Spread Your Hand across the Grip
When using the continental grip (or any forehand grip for that matter) your hand should be spread out across the grip – with the angle of the knuckles on your hand approximately 45 degrees to that of the handle of your paddle.
Should I use the Continental Grip for Longer Shots & Drives?
Maybe. Maybe not. As for me, when I am further back in the court – and away from the kitchen line – and when I want to hit with more pace and topspin, I will switch from the continental grip. Although there is nothing wrong with using a continental grip for drives, it is a neutral grip – therefore, it is not quite as strong as getting the palm of your hand behind the paddle.
Grip for the Pickleball Forehand Drive
With the goal of getting the palm of your hand behind the paddle, if it’s a forehand opportunity, I will typically rotate my hand slightly clockwise so that the palm of my hand is now behind the paddle – which in turn gives me more power and greater ability to impart topspin on the ball.
In this case, the point of the letter, “V,” is positioned to the top right of the paddle when holding it on edge, with the big knuckle of the index finger on bevel # 3 (Eastern Forehand) or #4 (Semi-Western Forehand).
Grip for the Pickleball Backhand Drive
For backhand drives, I also change grips to generate additional power and topspin. Using the continental grip as the baseline, I will rotate my hand slightly counter-clockwise so that the big knuckle of my index finger is now on bevel #1. For backhand drives – unlike the forehand drives – the knuckles should be going, pretty much, straight across the grip – and no longer spread out across the grip at 45 degrees to that of the handle of your paddle – similar to making a fist at the oncoming ball.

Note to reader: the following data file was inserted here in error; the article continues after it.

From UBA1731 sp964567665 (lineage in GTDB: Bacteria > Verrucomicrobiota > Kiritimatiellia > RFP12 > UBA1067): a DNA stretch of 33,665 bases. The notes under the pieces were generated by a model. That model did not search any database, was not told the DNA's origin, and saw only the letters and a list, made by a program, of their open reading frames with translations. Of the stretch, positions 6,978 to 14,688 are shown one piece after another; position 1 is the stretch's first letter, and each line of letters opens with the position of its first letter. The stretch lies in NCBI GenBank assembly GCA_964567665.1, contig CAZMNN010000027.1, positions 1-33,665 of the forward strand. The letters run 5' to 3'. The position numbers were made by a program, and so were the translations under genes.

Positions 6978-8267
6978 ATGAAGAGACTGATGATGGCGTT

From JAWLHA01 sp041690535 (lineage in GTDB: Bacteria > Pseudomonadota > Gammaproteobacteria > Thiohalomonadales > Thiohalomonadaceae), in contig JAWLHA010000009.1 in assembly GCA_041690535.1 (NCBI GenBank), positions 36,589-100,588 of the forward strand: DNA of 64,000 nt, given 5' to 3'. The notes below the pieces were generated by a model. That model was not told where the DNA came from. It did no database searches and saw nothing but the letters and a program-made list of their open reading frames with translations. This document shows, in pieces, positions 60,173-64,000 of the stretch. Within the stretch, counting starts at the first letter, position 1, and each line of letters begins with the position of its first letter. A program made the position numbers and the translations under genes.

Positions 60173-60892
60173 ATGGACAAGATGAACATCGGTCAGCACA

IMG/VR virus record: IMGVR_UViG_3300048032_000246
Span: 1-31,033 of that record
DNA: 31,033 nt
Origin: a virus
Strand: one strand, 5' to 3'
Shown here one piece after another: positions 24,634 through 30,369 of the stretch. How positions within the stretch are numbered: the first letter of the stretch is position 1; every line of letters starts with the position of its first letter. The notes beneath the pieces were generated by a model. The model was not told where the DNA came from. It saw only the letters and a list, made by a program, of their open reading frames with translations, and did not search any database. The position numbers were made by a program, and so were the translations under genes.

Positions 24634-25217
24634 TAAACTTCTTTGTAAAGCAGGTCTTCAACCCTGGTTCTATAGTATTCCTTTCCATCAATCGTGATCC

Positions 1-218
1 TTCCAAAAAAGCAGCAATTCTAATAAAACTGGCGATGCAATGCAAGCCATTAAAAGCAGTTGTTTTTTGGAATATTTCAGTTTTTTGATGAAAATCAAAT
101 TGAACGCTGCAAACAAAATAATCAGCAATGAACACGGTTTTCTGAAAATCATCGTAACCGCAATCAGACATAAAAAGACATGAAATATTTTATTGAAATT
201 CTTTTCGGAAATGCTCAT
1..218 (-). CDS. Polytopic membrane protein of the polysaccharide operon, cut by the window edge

What Grip Should I Use when Hitting Pickleball Drives & Topspin with a 2-Handed Backhand?
Many men and women alike are beginning to hit two-handed backhands because of the added power that can be generated with both hands. To hit drives and topspin with the two-handed backhand, I would recommend placing your dominant hand on the bottom of the paddle in the continental grip with the large knuckle of your index finger on bevel #2. For your top (or overlapping) hand (non-dominant hand), it is recommended to use the Eastern Forehand grip with the big knuckle of the index finger on bevel #3. This two-handed grip gives you the most flexibility for hitting topspin and/or drives.
What Grip Should You Use for Pickleball Drop Shots, Resets, and Slices?
For drop shots into the kitchen, resets, and slices I still use the very flexible, continental grip.
Obviously, there are slight variations to each of the grips mentioned. There is not a one-size-fits-all pickleball grip. If you’re a person who has just begun playing, I highly recommend getting comfortable with the continental grip. It’s the perfect grip to begin your journey. You can even add the grip trainer to your paddle during practice. However, the most important consideration when experimenting with the best grip to utilize is one that is comfortable for you and allows for good control of the paddle.
See you on the courts!
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Todd is the talent behind PickleballMAX. He knows pickleball and demonstrates it on the court as a 4.5 – 5.0 player. In addition to creating content and running the PickleballMAX business, Todd is IPTPA Level II certified. As an instructor at the Ohio Pickleball Academy, he instructs students and runs adult and youth clinics. He also manages tournament desks throughout the tri state for tournaments ranging from 100-500 participants.